Presentation vs Report Writing: What’s the Difference?


I was sitting at my desk today while I stumbled upon a question by one of our patrons. It got me thinking if there was ever a difference between a Presentation and Report Writing? So, I did some research, and here’s what I found out!

The main difference between a Presentation and Report Writing is that a report is usually fairly extensive and gives a detailed account of the information on a particular topic. Whereas, a presentation is mostly a synopsis which highlights the key points that are important for the audience.

Since one of the key objectives of both – a presentation and a report is to give information to its intended audience, people often tend to confuse between the two. So, let’s understand the nuances in further detail.

Key Differences between Presentation and Report Writing

In order to make sure that we don’t end up creating an incorrect document the next we are tasked with an assignment, it is important for us to understand the differences between a presentation and report writing.

1. Purpose

As I mentioned earlier, one of the purposes of both a presentation and a report is typically to provide insights or useful information about a certain topic.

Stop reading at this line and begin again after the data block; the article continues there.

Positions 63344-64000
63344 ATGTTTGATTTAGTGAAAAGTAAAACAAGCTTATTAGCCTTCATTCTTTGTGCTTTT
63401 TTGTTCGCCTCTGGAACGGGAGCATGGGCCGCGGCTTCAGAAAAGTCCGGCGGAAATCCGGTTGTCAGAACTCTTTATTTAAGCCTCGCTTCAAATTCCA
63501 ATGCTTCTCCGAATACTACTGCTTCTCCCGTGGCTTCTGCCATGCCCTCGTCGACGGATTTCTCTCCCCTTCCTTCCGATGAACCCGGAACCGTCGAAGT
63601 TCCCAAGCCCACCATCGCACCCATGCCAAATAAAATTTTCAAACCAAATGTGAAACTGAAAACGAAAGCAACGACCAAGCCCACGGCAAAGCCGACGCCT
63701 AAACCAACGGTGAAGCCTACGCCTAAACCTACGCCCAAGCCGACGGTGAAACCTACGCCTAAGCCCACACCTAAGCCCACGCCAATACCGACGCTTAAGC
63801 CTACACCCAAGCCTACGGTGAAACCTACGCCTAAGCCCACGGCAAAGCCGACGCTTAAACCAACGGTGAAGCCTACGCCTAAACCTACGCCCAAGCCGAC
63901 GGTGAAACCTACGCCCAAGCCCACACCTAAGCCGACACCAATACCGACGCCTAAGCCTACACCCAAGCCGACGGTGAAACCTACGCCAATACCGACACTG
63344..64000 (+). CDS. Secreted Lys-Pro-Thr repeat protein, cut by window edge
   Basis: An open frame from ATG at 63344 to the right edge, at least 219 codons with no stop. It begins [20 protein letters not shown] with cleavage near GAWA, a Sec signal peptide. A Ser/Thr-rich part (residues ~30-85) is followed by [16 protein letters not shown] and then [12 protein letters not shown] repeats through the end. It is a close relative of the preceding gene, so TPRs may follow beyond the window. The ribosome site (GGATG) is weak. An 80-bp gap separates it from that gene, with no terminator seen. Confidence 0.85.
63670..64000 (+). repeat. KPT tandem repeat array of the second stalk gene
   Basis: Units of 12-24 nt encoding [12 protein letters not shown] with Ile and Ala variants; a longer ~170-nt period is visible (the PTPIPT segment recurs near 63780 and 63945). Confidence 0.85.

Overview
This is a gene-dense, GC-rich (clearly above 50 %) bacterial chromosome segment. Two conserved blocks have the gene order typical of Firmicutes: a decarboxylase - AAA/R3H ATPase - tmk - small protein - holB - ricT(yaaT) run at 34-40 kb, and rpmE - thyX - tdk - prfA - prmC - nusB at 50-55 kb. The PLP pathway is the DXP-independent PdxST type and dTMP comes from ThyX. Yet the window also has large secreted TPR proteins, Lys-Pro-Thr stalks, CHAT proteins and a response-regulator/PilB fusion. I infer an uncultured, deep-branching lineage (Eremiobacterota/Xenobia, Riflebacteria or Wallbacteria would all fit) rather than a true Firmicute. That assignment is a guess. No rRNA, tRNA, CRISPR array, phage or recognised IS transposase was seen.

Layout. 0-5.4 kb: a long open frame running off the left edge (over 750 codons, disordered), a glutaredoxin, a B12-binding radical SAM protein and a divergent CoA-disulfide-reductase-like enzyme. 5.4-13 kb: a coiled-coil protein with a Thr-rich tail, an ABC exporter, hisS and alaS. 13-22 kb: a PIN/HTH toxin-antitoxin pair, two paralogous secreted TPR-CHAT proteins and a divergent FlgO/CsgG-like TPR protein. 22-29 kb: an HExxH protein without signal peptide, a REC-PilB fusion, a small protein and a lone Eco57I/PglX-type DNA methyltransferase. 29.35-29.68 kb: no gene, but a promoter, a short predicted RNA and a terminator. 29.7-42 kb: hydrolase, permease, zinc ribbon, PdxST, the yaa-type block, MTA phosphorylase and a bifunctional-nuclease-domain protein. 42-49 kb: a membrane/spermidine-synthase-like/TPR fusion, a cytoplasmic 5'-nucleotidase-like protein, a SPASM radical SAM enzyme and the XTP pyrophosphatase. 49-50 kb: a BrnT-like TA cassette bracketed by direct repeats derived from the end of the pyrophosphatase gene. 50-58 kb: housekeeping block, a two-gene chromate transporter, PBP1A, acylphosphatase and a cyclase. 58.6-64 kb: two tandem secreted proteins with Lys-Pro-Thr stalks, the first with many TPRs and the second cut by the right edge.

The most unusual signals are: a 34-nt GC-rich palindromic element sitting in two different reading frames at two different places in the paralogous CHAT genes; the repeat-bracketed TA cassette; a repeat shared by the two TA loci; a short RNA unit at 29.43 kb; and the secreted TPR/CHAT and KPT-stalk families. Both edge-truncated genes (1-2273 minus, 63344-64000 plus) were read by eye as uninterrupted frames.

However, the purpose of creating a presentation is to share information in a short period of time; usually not more than 15-20 minutes. Thus, it ends up being a synopsis of a topic rather than giving a detailed account on a particular topic.

Report Writing on the other hand goes into the intricacies involved within a particular topic.

For a research oriented report writing, the purpose of the report is often to capture the detailed account for the research conducted including (but not limited to) purpose of the research, methodology adopted for conducting research, observations and findings, discrepancies (if any), and the conclusion.

Writing a report often scientific approach and requires a technical understand of the subject.

2. Depth of Information

Another difference between a report and a presentation is the depth of information that is shared in the two types of documents.